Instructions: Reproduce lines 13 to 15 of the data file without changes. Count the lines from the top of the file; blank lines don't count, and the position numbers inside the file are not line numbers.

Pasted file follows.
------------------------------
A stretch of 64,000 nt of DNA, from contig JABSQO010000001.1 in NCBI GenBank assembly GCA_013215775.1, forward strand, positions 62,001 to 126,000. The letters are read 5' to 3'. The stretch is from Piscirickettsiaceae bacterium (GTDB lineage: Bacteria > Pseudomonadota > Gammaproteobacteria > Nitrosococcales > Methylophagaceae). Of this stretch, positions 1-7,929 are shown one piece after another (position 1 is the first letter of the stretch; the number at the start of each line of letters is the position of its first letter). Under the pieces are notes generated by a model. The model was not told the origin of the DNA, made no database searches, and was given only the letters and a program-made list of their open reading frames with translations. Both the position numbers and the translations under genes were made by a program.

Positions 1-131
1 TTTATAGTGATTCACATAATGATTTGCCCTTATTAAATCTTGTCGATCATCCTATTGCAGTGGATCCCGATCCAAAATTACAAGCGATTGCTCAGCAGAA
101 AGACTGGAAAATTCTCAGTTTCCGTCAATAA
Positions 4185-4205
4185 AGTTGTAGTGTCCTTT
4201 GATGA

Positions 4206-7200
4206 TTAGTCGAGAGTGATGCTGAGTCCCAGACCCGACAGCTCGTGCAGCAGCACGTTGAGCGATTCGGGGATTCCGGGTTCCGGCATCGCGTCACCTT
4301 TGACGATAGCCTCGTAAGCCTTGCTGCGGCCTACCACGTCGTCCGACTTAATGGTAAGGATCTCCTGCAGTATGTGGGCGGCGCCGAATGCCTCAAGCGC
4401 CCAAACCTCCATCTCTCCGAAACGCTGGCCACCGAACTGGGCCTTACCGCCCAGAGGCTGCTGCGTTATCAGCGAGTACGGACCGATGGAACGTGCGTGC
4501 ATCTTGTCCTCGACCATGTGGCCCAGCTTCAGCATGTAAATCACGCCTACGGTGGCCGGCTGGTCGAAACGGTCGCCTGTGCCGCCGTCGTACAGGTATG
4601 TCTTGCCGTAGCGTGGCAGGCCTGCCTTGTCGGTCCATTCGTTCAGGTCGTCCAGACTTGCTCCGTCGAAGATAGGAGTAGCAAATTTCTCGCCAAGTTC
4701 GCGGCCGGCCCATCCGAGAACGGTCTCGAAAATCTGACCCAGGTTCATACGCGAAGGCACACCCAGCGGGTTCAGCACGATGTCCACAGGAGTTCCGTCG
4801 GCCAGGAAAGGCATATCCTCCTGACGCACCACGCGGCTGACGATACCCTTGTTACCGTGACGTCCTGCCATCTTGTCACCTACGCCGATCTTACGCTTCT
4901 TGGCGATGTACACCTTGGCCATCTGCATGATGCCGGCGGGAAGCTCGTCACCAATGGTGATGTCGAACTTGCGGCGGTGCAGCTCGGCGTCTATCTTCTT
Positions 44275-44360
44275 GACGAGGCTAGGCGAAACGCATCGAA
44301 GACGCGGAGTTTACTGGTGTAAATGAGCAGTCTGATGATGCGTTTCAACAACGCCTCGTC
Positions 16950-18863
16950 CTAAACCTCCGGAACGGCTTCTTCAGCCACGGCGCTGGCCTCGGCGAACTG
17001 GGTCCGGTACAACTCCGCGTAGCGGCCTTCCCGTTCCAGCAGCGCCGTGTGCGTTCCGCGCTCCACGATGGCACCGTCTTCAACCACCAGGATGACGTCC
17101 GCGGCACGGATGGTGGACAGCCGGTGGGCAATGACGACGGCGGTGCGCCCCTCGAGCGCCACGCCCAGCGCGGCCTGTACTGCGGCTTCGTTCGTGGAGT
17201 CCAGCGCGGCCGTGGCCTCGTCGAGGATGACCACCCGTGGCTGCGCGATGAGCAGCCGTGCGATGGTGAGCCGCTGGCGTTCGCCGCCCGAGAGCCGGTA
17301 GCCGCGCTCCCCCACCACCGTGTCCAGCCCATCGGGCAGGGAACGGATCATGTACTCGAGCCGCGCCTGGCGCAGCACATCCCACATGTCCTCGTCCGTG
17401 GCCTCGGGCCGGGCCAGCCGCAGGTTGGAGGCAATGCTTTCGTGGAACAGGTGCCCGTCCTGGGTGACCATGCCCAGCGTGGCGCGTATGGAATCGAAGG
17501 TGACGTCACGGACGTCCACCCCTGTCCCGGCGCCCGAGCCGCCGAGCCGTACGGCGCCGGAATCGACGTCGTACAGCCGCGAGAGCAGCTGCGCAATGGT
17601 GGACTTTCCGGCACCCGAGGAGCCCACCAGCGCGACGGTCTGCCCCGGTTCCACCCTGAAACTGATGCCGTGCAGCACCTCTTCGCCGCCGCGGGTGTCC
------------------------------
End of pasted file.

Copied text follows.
4601 TCTTGCCGTAGCGTGGCAGGCCTGCCTTGTCGGTCCATTCGTTCAGGTCGTCCAGACTTGCTCCGTCGAAGATAGGAGTAGCAAATTTCTCGCCAAGTTC
4701 GCGGCCGGCCCATCCGAGAACGGTCTCGAAAATCTGACCCAGGTTCATACGCGAAGGCACACCCAGCGGGTTCAGCACGATGTCCACAGGAGTTCCGTCG
4801 GCCAGGAAAGGCATATCCTCCTGACGCACCACGCGGCTGACGATACCCTTGTTACCGTGACGTCCTGCCATCTTGTCACCTACGCCGATCTTACGCTTCT